Brightly colored changes in the color of your tongue may be caused by eating or drinking something that may have stained your tongue, such as soft drinks or candy. The bright colors can be alarming. Stains caused by soft drinks or candy will brush off or wear off.
A buildup of food debris and bacteria on the tongue may make the tongue look thick or furry ("hairy tongue"). Often the problems will go away if the surface of the tongue is brushed with a soft-bristled toothbrush. If your tongue problem is from some local irritation, such as tobacco use, removing the source of the irritation may clear up the tongue problem. Home treatment may be all that is needed.
Other common causes of tongue problems include:
- Deep grooves (fissures) of the tongue. Although deep fissures on the tongue are often normal, food particles can get stuck in the grooves, causing inflammation and tenderness.
- Lack of certain vitamins or minerals in your diet, especially B vitamins.
- Fungal infections (thrush), which produce white patches on the tongue and inside of the mouth.
- Injuries, such as biting, chewing, piercing, or burning the tongue.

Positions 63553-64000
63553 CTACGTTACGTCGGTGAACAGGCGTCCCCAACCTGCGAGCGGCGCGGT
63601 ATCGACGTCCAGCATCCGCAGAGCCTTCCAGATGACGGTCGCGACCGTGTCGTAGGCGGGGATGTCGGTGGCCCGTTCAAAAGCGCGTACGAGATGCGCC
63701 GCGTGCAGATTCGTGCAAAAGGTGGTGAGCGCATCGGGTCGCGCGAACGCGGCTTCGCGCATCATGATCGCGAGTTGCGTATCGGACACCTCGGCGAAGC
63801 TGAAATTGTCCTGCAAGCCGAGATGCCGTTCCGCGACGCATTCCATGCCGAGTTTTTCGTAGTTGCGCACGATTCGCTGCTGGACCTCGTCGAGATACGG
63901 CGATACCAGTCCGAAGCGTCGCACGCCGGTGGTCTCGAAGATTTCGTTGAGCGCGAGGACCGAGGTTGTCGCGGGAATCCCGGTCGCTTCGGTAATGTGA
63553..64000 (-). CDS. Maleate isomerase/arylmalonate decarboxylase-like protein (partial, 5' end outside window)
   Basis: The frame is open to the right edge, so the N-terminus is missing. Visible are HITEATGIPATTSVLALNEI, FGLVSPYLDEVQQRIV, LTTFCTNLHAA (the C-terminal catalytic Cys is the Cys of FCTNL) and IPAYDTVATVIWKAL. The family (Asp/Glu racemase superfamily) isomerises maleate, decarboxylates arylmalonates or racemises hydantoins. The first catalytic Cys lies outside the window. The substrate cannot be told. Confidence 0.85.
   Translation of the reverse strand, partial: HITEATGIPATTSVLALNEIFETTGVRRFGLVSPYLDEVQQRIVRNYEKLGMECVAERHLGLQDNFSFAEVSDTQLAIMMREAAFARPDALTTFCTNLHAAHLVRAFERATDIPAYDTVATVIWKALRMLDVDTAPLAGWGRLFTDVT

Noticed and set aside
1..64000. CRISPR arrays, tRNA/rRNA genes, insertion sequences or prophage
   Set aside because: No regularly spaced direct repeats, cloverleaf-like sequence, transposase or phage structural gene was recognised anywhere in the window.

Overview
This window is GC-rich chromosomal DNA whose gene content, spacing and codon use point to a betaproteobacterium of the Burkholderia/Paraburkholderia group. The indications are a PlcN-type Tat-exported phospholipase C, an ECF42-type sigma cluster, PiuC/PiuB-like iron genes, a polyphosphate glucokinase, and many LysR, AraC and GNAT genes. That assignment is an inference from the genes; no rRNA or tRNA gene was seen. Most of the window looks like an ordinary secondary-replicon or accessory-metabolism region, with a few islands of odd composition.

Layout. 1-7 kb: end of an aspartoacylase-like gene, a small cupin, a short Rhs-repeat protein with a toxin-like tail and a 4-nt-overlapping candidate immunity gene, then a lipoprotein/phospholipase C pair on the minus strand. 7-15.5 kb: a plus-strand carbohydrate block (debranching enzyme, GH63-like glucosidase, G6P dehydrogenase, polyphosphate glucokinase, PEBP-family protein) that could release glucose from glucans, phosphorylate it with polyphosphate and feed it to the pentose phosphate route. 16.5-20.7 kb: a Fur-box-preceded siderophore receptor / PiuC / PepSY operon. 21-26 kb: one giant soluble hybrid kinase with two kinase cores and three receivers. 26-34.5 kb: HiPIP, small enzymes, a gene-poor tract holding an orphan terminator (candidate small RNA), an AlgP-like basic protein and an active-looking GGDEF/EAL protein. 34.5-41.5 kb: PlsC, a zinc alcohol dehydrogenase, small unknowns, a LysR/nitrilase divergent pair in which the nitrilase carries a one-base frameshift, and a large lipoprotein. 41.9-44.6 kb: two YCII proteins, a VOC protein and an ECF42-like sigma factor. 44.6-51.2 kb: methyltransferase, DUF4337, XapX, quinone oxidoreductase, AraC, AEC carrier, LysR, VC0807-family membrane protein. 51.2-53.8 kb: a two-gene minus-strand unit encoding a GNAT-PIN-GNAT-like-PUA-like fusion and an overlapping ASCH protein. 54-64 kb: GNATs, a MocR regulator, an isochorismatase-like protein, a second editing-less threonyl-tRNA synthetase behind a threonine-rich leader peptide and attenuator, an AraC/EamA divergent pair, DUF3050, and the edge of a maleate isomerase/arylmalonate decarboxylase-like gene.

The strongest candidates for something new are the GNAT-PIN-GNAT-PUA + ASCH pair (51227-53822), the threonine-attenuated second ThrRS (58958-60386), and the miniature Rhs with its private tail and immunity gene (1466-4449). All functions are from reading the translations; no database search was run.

Common tongue problems include:
- Redness and swelling (inflammation) of the tongue (glossitis).
- Smooth tongue, a condition in which the normal rough surface (papillae) of the tongue shrinks or disappears, making the tongue look bald or shiny and thin. Without this rough surface, the tongue may be tender and sensitive to spicy foods.
- Other changes in the surface of the tongue. Your tongue may look like it has grown hair (hairy tongue) or white fur (furry tongue), or it may look like a road map (geographic tongue).
- Changes in the color of the tongue. Your tongue may look black or strawberry- or raspberry-colored.
Rare, but serious, causes of tongue problems can include:
- A severe allergic reaction, causing the tongue to swell. This is an emergency and requires prompt medical evaluation.
- Oral cancer, which can cause a sore on the tongue or a lasting feeling of numbness.
|Primary Medical Reviewer||William H. Blahd, Jr., MD, FACEP - Emergency Medicine|
|Specialist Medical Reviewer||David Messenger, MD|
|Last Revised||September 15, 2010|